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Light's vision again disappears from view


A painting of Adelaide attributed to Colonel William Light has been bought by a private collector after argument over its authenticity, in a move a prominent art dealer calls a “tragedy for South Australia”.

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Hailed by Elder Fine Arts dealer Jim Elder as a “rare and historic painting”, it was valued at between $90,000 and $120,000, but was passed in at auction on Sunday after a single bid of $20,000 following media reports of an art historian’s doubts about the work.

Elder said today that the painting had since been bought by a private collector for an undisclosed sum, and he was “bitterly disappointed” it had been “lost to South Australian society”.

“This important piece of South Australian history may not be seen again for generations,” he said.

“I am particularly disappointed that a commercial television station last week chose to air an item from an interstate amateur art historian debunking the provenance of this work.”

The unsigned watercolour, said to have been one of the earliest depictions of Adelaide, was found in an old chest at Victor Harbor earlier this year.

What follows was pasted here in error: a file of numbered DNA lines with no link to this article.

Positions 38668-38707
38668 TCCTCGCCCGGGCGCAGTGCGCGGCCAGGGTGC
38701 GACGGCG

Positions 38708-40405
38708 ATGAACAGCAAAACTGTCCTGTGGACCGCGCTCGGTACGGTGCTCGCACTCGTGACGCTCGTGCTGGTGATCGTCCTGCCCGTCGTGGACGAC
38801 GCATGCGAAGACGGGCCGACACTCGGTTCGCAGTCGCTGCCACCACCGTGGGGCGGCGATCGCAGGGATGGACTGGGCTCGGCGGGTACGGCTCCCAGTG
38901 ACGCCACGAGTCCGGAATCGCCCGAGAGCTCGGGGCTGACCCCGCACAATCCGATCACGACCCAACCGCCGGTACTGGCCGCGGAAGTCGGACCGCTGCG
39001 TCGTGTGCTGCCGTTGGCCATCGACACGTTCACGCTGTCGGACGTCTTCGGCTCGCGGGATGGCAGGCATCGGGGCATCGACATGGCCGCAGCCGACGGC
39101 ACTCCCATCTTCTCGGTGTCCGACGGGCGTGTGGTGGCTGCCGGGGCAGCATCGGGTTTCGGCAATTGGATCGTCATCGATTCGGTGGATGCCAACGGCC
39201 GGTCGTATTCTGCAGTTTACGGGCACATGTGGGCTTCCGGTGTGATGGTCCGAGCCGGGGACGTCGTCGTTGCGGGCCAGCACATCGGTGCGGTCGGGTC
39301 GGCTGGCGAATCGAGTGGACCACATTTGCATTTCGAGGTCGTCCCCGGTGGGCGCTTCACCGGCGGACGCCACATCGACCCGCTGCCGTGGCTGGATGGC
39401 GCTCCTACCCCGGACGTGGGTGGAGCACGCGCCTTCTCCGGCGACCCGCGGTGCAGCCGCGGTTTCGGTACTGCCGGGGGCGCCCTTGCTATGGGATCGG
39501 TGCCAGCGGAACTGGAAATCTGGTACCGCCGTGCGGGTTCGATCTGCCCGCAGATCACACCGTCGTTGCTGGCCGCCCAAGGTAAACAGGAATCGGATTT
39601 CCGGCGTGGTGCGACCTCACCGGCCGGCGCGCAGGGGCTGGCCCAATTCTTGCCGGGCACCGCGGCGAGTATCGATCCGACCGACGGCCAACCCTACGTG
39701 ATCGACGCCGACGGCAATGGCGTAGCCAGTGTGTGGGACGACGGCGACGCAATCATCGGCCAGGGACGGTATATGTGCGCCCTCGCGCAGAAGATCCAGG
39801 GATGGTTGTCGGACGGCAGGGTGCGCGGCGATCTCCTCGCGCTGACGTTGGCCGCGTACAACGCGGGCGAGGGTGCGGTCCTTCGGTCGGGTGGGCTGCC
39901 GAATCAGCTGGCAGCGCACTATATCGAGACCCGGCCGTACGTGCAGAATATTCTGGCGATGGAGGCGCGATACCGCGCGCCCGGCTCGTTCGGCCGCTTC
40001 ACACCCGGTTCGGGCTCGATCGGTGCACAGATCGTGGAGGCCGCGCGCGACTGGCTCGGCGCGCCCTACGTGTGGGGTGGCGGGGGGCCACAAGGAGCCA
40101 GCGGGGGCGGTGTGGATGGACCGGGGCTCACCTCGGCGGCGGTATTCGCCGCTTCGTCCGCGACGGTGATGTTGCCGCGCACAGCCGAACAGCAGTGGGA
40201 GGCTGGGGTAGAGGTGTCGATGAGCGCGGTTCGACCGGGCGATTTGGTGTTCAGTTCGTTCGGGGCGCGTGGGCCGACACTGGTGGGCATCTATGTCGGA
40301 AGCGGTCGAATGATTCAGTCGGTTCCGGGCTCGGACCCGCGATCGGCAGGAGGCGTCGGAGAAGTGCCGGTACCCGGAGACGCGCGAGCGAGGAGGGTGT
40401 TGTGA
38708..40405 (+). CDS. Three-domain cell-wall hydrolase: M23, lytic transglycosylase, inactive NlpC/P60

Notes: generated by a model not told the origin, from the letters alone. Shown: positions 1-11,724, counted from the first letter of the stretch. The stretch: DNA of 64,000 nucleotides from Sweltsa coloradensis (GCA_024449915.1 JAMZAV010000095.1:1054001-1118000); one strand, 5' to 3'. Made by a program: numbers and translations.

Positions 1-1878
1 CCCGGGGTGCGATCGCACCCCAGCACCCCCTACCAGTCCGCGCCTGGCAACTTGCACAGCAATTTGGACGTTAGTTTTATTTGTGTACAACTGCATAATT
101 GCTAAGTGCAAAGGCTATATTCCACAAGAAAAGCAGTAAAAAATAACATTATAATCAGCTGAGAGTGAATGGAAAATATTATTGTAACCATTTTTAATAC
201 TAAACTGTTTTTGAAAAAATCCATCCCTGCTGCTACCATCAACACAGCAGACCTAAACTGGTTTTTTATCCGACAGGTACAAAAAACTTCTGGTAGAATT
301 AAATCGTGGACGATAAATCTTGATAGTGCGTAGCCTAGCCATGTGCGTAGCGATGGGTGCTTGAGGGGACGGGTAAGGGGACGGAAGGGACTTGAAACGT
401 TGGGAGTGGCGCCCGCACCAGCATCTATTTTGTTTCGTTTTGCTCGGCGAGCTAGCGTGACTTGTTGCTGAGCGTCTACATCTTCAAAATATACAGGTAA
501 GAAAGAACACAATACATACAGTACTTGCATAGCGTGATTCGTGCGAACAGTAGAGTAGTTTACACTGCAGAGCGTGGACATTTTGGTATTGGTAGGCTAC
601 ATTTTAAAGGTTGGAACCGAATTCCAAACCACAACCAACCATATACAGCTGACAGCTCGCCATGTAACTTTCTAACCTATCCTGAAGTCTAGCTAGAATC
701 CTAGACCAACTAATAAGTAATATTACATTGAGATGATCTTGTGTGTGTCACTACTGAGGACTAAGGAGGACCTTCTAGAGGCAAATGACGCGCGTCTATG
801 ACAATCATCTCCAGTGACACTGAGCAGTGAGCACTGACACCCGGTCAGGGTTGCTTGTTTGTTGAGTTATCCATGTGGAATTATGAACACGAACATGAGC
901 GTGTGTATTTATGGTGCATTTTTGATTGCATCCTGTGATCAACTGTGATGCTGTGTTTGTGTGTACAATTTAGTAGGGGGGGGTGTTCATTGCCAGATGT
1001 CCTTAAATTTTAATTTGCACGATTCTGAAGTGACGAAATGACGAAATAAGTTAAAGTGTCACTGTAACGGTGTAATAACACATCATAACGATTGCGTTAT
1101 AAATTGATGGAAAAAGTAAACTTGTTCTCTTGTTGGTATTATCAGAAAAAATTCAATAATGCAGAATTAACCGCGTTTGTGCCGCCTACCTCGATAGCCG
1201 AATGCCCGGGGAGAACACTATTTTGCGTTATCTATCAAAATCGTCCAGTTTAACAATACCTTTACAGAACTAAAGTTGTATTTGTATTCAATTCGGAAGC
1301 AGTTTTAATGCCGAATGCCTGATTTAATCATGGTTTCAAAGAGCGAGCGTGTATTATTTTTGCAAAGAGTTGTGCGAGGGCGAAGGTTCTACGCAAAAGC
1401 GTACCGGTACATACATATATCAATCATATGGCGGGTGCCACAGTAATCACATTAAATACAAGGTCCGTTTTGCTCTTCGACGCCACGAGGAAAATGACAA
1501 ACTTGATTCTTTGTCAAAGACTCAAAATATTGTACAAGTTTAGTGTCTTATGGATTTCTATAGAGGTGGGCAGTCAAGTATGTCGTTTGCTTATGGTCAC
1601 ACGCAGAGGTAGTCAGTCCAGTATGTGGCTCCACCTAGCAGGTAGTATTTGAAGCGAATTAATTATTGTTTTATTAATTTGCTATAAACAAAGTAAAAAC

The work shows a farmhouse, tents and colonists, with the Mt Lofty Ranges in the background.

Elder said in September that it had been painted by Light in 1837, around the time the Surveyor-General was laying out the state capital.

He said today that “months of painstaking art history and genealogical research” had traced its provenance to a man called Shimmin, who had worked for Light’s surveyor colleague William Jacob in the Barossa Valley, and the painting had remained in the Shimmin family for generations.

Light painted many works and sold some to support himself. But others were lost in an 1839 fire which destroyed his house.

Most surviving works are displayed in the Art Gallery of South Australia, State Library and Town Hall.

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